In general, the subcommittee concluded that the judges assigned to federal death penalty cases have been appropriately conscious of the need to monitor and control defense costs. In the vast majority of cases, judges have been able to appoint well-qualified lawyers with sufficient experience in death penalty litigation.
The number of defendants charged with offenses punishable by death has gone from 12 in 1991 to 153 in 1997. The cost of defending death penalty cases is almost always greater than the cost of defending non-death penalty cases. Nevertheless, the subcommittee believes that additional cost-containment measures should be implemented. Among the recommendations contained in the 107 page report are:
A copy of the report will be available on the U.S. Courts web site at www.uscourts.gov.
- Acted on numerous recommendations from the National Bankruptcy Review Commission (NBRC). The nine-member independent Commission studied issues and problems relating to the bankruptcy code and in October 1997 submitted a report containing more than 170 recommendations to Congress, the President, and the Chief Justice. Because some of the recommendations have a potential to impact on the workload and administration of the courts, they have been studied by relevant Conference committees. The following are among the recommendations addressed today by the Conference.
The Judicial Conference of the United States is the principal policy-making body for the federal court system. The Chief Justice serves as the presiding officer of the Conference, which is composed of the chief judges of the 13 courts of appeals, a district judge from each of the 12 geographic circuits, and the chief judge of the Court of International Trade. The Conference meets twice a year to consider administrative and policy issues affecting the court system and to make recommendations to Congress concerning legislation involving the Judicial Branch. A list of Conference members is attached.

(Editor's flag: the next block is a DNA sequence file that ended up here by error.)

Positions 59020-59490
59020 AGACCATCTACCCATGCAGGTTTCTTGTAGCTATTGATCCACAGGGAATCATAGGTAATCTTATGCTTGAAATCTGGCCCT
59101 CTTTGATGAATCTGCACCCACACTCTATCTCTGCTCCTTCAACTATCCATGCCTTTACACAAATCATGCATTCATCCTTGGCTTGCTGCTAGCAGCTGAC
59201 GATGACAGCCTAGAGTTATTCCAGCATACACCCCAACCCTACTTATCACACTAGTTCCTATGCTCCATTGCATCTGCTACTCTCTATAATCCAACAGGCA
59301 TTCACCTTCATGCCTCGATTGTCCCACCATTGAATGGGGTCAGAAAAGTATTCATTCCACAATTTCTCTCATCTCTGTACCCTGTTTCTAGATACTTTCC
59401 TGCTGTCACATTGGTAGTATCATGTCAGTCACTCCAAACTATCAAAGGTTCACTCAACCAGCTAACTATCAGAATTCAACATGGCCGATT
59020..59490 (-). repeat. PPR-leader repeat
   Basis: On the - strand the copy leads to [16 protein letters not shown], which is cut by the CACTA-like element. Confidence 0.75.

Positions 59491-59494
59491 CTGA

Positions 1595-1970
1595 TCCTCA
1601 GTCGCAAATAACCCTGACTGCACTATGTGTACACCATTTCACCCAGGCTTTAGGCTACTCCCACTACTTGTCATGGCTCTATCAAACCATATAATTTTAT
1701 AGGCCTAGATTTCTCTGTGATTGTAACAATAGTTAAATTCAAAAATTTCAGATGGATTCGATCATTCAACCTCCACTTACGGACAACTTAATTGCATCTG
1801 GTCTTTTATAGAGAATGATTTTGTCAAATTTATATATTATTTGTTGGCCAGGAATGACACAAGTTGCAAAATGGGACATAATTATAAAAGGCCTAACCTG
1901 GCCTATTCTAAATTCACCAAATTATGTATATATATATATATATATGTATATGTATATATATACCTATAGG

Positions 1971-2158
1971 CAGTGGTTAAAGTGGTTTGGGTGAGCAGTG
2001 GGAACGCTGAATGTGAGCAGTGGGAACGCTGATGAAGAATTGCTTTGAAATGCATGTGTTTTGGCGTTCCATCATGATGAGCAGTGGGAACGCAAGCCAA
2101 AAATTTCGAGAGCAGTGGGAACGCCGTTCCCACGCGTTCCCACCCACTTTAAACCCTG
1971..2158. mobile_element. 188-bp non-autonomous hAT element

JUDICIAL CONFERENCE OF THE UNITED STATES
Chief Justice William H. Rehnquist, Presiding
Chief Judge Juan R. Torruella, First Circuit
Judge Joseph A. DiClerico, Jr , District of New Hampshire
Chief Judge Ralph K. Winter, Jr, Second Circuit
Judge Peter C. Dorsey, District of Connecticut
Chief Judge Edward R. Becker, Third Circuit
Chief Judge Donald E. Ziegler, Western District of Pennsylvania
Chief Judge J. Harvie Wilkinson III, Fourth Circuit
Chief Judge Charles H. Haden II, Southern District of West Virginia
Chief Judge Henry A. Politz, Fifth Circuit
Judge William H. Barbour, Jr., Southern District of Mississippi
Chief Judge Boyce F. Martin, Jr., Sixth Circuit
Judge Thomas A. Wiseman, Jr.*, Middle District of Tennessee
Chief Judge Richard A. Posner, Seventh Circuit
Judge Robert L. Miller, Jr., Northern District of Indiana
Chief Judge Pasco M. Bowman II, Eighth Circuit
Judge James M. Rosenbaum, District of Minnesota
Chief Judge Procter Hug, Jr., Ninth Circuit
Judge Lloyd D. George, District of Nevada
Chief Judge Stephanie K. Seymour, Tenth Circuit
Judge Ralph G. Thompson, Western District of Oklahoma
Chief Judge Joseph W. Hatchett, Eleventh Circuit
Judge Wm. Terrell Hodges, Middle District of Florida
Chief Judge Harry T. Edwards, District of Columbia Circuit
Chief Judge Norma H. Johnson, District of Columbia
Chief Judge H. Robert Mayer, Federal Circuit
Chief Judge Gregory W. Carman, Court of International Trade
Leonidas Ralph Mecham, Director
Administrative Office of U.S. Courts